Tuesday, October 30, 2007

Interest in the carbon fiber mast

I thought I'd be leaving the poll up for awhile before acting, but with the interest growing in the carbon mast -'me thinks'- I need to create the RFQ emails and send the mast assembly drawing out to Forte and U-Spar

I'm still spending 12 hours at work every day, so if someone else is eager to contact Forte for price and delivery information for a group purchase, please let me know. On the other hand, more requests from more people might get more attention.

Jim Buckland who is building in Australia has reported that the mast can ship in two pieces from Forte . See comments in the "More details on the Forte carbon fiber mast" blog entry. Very interesting.

Just read my email
Ed Walker is already in communication with Forte and reports an estimated cost of $6383 with all the goodies except the mast step. Shipping costs is not an issue for Ed with Forte.
Roger Bonnot is also in communication with Forte and has reported the same price without shipping and mast step.

It's all good, although I'm not sure how to share the information in my fellow builders emails to me. It would help if the blog comments were more actively used. I know they are awkward in blogger and I hate the comments 'rigor mortise' more than anyone. But, does anyone have any ideas how to more effectively share information on questions like this? Use the public Farrier forum? - ... yuk!

I like the way we are starting to organize independently.

One thing for sure, all this bodes well for a healthy evolving F22 community.

Sunday, October 28, 2007

Carbon fiber mast poll

I'm still sanding and filling the deck, bow and stern areas on both of the floats. I'm also noticing that the light filler is taking longer to cure with the lower temperatures. But I am getting close and soon I should have another picture or two to publish.

In the meantime I have added a poll in the right side column. I am willing to search out the best supplier and organize a group purchase for the F22R carbon fiber mast assembly. Is there interest? Certainly there should be a discount for quantity and I am prepared to purchase the mast sooner than I need it if the price and quality is right.

Friday, October 26, 2007

Feast or Famine

Well, I've seen other F22 bloggers lament the time spent on their day job. Guess it is my turn. Hard to get work done on the boat when you're spending 12 hrs a day away from the house. It always seems to be this way, feast or famine, for a small engineering automation company. Tomorrow I get to say hello to the floats and finish off the bow cap shapes and gunwale sanding.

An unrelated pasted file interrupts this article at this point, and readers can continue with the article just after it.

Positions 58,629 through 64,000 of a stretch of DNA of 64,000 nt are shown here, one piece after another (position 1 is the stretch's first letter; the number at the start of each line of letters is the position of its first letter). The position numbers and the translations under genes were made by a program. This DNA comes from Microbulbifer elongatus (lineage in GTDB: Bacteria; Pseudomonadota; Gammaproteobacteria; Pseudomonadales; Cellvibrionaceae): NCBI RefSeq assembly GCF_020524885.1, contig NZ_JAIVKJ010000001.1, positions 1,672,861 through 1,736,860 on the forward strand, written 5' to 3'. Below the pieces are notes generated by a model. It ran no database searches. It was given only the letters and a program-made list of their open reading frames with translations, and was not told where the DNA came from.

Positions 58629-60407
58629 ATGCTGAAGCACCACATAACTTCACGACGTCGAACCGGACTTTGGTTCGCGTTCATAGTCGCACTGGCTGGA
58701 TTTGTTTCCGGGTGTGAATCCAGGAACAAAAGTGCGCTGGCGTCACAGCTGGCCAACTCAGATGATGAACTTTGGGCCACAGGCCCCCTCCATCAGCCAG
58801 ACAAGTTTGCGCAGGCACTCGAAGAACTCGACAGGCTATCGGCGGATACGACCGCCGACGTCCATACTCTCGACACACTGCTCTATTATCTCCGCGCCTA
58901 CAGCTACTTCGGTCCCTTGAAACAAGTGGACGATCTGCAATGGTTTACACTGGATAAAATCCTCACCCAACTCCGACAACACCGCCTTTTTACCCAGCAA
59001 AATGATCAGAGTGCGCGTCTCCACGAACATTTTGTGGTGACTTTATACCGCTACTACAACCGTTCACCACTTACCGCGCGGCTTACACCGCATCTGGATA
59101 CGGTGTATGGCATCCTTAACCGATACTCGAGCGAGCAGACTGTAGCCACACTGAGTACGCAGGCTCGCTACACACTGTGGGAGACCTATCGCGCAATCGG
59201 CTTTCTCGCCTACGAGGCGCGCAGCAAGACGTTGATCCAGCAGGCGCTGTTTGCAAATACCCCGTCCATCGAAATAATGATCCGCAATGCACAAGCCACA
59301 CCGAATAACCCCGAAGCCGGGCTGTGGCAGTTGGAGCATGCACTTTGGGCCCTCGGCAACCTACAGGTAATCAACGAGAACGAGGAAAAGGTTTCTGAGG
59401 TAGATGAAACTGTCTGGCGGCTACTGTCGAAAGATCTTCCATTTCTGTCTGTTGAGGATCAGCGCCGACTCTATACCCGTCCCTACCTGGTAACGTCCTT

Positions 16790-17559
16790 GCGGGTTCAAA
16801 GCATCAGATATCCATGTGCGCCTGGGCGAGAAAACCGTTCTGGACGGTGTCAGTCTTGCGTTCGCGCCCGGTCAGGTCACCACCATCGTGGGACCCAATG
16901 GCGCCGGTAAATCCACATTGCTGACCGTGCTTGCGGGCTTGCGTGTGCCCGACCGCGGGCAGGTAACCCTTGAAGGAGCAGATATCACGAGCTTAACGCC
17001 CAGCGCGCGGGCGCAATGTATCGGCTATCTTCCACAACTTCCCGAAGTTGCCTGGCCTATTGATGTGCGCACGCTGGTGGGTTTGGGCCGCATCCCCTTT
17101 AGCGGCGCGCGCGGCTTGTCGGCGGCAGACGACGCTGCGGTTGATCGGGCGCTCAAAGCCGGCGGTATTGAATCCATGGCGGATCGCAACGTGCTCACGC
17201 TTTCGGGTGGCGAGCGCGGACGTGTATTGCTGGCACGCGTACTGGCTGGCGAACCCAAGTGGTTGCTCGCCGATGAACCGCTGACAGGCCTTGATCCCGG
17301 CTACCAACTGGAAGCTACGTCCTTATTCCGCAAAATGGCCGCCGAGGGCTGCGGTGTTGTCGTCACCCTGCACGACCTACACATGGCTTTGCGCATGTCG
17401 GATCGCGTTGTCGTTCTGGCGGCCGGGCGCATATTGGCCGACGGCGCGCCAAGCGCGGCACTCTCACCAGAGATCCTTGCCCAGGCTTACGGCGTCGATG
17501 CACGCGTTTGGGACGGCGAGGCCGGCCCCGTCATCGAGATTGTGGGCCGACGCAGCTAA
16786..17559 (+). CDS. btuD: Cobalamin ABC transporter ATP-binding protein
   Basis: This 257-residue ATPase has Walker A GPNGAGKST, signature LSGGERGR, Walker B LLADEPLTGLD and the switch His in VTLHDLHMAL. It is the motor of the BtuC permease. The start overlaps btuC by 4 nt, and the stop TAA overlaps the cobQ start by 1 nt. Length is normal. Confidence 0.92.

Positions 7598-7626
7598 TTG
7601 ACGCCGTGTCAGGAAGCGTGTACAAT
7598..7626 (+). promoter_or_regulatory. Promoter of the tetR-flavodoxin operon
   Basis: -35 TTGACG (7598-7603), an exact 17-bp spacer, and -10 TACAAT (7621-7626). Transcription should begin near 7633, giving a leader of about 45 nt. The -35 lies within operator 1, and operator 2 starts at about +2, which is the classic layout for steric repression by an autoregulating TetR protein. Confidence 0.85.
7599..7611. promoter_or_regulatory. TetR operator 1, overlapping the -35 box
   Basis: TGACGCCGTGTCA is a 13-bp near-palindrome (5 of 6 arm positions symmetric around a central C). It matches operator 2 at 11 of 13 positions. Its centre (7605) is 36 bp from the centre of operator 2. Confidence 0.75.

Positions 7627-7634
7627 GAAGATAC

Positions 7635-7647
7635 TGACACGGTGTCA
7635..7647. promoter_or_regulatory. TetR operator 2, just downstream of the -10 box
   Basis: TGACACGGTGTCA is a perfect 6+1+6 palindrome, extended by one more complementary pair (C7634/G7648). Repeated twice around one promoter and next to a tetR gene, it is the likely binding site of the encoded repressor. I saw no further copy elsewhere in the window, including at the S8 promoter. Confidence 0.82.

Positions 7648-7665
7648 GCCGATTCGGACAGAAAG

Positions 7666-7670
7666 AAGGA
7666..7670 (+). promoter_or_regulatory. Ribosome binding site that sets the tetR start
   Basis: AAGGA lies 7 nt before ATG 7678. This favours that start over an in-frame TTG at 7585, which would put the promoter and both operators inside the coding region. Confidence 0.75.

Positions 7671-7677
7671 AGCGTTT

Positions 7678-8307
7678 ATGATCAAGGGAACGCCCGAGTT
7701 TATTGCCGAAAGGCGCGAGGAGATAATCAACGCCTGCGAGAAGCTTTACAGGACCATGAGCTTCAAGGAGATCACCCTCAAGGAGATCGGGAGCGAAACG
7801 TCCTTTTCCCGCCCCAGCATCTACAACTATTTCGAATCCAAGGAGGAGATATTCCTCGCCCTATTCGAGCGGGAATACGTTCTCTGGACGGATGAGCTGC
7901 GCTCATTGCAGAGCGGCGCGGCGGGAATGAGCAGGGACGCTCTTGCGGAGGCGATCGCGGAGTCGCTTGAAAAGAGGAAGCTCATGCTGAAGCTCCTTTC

Thursday, October 18, 2007

More details on the Forte carbon fiber mast

Here is the wing mast section identified on the Forte site for Ian Farrier designs up to 31' in length, and good up to a mast height of 40'. It is ~1.3lbs/ft and is listed at $92USD per foot. Another $8/ft for sail track.

I'm not sure yet if $3500 is a good value for a carbon mast. It's still early in my investigation. Any comments from anyone?

The builders of another boat design, the resurrection of Gary Mull's 'Pocket Rocket', the Rocket 22 has offered a testimonial for Forte spars. This is a good recommendation for their product.

Tuesday, October 16, 2007

Gunwale radii

I'm not sure if the idea originated with Jay or Henny's build sites but I have found the sand board made from a section of tubing to work very well indeed. I can't remember where I first saw it used. I showed the tool to Monica and she thinks that the originator is very clever. I agree. It allows me to mindlessly sand away without fear of screwing up a 1.5" radius on the gunwale.

First I used the sander to put a chamfer on the edge. I scribed a line on the deck ~ 18 mm in from the edge to use as a guide to make this a uniform chamfer. Once this hard work is done with the power tool, it doesn't take too much to manually sand in the final radius. I admit that I am finding areas on the gunwale where there are voids in visible surface of the join that will have to be filled.

I'm about 3/4's done and then I have to finish off the bow cap shape. That all done I can think about laminating the deck. I would like to keep a promise to myself and start the vacuum bagging again for the highest quality on the outside laminations.